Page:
Tag Archives: Short stories

You Should Pity Us Instead, by Amy Gustine

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You Should Pity Us Instead

Amy Gustine

Sarabande Books, 2016

222 pages

Some authors are able to write about multiple worlds, time periods and characters—Amy Gustine is one of them. This debut short story collection has a staggering array of breadth as she sets stories in the U.S. and abroad, in the present and the past, and creates characters of all ages and backgrounds. The only visible connection between the stories is that many focus on motherhood and family and she explore moral choices made by the characters who are everyday people juggling work, family, illness and love.

Each story unfolds slowly, as if Gustine were whispering the reader a secret. And she writes in rich language that creates a series of unique worlds. The book opens with one of my favorite stories, “All the Sons of Cain,” in which an Israeli mother goes to Gaza in search of her son who was captured by Hamas six months prior. She flies to Cairo and gets a driver to take her east where she finds a guide to take her through a tunnel to Gaza. Once there she shows people the photo of her lost son and becomes embroiled with a family. The story is an intimate portrayal of the mother’s quest.

Another one that stood out to me was, “When We’re Innocent.” It tells the story of a father, Obi, who travels from Ohio to Arizona to clean out the apartment of his adult daughter who killed herself. Jocelyn, or Jolly, was a successful TV anchor who didn’t leave a note behind. Obi, and one of Jolly’s neighbors, who is going through a trauma of his own, comb her apartment for clues as to why she took her life. This story is a touching portrait of father – daughter love and the way random people, like neighbors, get to know one and other. Other stories explore a man married to a homebound woman, a 20-something babysitter with a secret from her past and a doctor on Ellis Island.

I was blown away by this collection. If you enjoy contemporary short stories you are in for a treat.

Gustine lives in Ohio and has had many of her stories published in literary journals.

I received a copy of this book from the publisher.

 

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Fresh Voices..from the U.S. and beyond

You might have seen the New York Times book review’s look at “Fresh Voices” this weekend. The entire review was dedicated to novels, memoirs and story collections written by first- or second-time authors. The accompanying editorial noted that, “‘new’ doesn’t necessarily mean ‘young’ – youth (or age, for that matter) being no indicator of talent. But all the voices were fresh, and all made us sit up a bit straighter before settling in for the journey.” This reflects a trend I have seen elsewhere where debut authors are being appreciated for their age, not judged for it.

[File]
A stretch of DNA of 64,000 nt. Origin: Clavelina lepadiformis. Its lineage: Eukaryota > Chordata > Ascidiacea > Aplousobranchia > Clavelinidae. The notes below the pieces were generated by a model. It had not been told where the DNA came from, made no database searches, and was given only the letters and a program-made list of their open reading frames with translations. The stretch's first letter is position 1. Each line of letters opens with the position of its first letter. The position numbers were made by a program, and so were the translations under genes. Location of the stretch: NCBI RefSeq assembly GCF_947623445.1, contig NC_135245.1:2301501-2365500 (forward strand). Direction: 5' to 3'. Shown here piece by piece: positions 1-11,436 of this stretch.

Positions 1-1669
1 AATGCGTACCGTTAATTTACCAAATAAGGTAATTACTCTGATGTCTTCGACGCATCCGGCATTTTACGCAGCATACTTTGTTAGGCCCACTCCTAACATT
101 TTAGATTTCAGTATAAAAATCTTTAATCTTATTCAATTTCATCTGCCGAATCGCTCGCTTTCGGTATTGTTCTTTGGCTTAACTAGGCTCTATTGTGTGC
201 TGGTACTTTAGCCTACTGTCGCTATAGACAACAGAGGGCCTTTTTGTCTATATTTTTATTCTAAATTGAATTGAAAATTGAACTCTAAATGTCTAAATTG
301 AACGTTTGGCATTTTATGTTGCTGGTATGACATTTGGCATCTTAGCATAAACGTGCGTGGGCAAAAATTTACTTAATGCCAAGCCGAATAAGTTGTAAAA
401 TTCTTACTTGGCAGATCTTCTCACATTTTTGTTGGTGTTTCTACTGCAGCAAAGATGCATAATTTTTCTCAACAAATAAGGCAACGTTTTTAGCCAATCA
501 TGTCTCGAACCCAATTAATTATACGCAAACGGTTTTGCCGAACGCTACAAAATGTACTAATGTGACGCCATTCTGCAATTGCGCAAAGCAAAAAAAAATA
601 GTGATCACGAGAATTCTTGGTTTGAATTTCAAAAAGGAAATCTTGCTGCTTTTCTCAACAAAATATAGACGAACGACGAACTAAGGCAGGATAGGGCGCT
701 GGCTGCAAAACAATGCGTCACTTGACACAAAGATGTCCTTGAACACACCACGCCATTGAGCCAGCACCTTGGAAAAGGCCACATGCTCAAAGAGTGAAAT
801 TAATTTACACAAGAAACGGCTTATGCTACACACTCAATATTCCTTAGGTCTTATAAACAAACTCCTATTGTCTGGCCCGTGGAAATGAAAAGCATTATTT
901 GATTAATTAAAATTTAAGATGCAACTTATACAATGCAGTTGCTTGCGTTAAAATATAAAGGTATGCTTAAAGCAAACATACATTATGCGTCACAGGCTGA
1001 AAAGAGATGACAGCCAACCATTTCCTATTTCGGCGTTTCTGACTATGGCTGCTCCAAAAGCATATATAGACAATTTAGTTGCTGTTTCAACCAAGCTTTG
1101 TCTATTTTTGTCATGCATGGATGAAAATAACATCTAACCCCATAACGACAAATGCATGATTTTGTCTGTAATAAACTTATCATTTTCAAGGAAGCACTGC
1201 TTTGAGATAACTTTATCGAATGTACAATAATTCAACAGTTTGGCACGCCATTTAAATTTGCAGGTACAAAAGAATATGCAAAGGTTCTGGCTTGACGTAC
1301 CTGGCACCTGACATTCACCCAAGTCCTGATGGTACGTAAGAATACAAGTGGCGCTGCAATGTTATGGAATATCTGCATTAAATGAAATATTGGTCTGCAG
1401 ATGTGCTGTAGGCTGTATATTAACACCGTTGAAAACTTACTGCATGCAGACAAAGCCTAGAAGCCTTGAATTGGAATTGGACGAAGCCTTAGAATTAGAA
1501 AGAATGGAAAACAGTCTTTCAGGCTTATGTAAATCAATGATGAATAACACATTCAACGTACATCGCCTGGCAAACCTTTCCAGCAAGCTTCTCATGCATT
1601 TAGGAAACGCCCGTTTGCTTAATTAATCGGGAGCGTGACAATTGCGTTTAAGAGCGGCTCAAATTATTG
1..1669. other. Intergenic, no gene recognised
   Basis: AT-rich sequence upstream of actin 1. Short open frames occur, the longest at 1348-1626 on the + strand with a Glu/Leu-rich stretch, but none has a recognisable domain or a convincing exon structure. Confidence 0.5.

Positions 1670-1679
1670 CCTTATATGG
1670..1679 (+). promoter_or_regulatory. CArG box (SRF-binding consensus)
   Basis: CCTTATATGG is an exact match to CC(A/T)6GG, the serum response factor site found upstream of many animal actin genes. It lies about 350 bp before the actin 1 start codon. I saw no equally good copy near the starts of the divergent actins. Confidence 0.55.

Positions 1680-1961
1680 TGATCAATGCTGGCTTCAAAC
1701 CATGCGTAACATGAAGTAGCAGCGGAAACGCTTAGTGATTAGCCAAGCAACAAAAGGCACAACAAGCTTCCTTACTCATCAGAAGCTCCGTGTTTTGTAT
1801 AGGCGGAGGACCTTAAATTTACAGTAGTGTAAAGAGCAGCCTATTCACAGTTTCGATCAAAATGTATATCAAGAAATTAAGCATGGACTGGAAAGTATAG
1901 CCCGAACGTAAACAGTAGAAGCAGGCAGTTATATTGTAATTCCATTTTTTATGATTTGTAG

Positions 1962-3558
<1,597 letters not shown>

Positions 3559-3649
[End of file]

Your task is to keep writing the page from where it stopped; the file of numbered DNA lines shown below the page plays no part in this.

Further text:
Of the eight fiction reviews, three were for short story collections. That also stood out to me, as often people say that it is harder to publish short story collections and to get them read than novels. Rare is the collection that ends up on the bestseller list. But it could be that the Times has short stories on their radar right now, as last month they published an article (that was debated by other others) about how short stories “are experiencing a resurgence.” The “Fresh Voices” round-up provides a nice collection of new authors to choose from.

The Toronto Globe & Mail also published an article recently by Zoe Whittal, “For a new generation of writers, it’s go big AND go home,” which looks three debut authors not mentioned by the Times: Ayelet Tsabari, Taiye Selasi and Kenneth Bonert. All three write about exiles and cross-continental identity in our contemporary world.

In the article, Whittal is nostalgic for the 90s, a period during which she posits it was easier to publish a debut novel than now. She cites two stand-out Canadian authors from that period – Yann Martell and Anne Marie McDonald. This is something that has been said in the U.S. press as well and an idea that I am mulling as I read debut works. The central point to her piece, which resonated with me,  is “new authors are having to be more ambitious than ever before in their scope and range. Perhaps, these days, one has to go big to get noticed.”

Of the three authors she reviews, Taiye Salesi’s Ghana Must Go, has been released, and is getting press in the U.S. It tells the story of a Ghanaian family that return to Accra from all over the world after a patriarch dies.

The last book I want to mention this week, Poison, is a YA fantasy novel written by an American author, Bridget Zinn. I am not a big fantasy reader, but I was deeply moved by Bridget’s life story – she was a young woman (early 30s) who died of colon cancer after this, her first novel, was bought and did not live to see it in print. Her book debuted this month, and friends and family have been promoting it. Her moving story, and the family’s campaign to market her book is getting written about in blogs and papers. Publishers Weekly did a nice story on her earlier this month.

I have Poison on my Kindle and am about three chapters in. It is the story of Kyra, a 16-year old potions master who is on the run in her kingdom. The plot moves easily and Kyra is a sympathetic protagonist. For those of you who like fantasy, or who have YA family members who do, I encourage you to give Poison a look. And thanks to Proto Libro reader EB for telling me about Bridget’s story. I find it very moving. What an accomplishment for her to have sold this book, but deeply sad that she did not live to see it in print.

 

 

 

 

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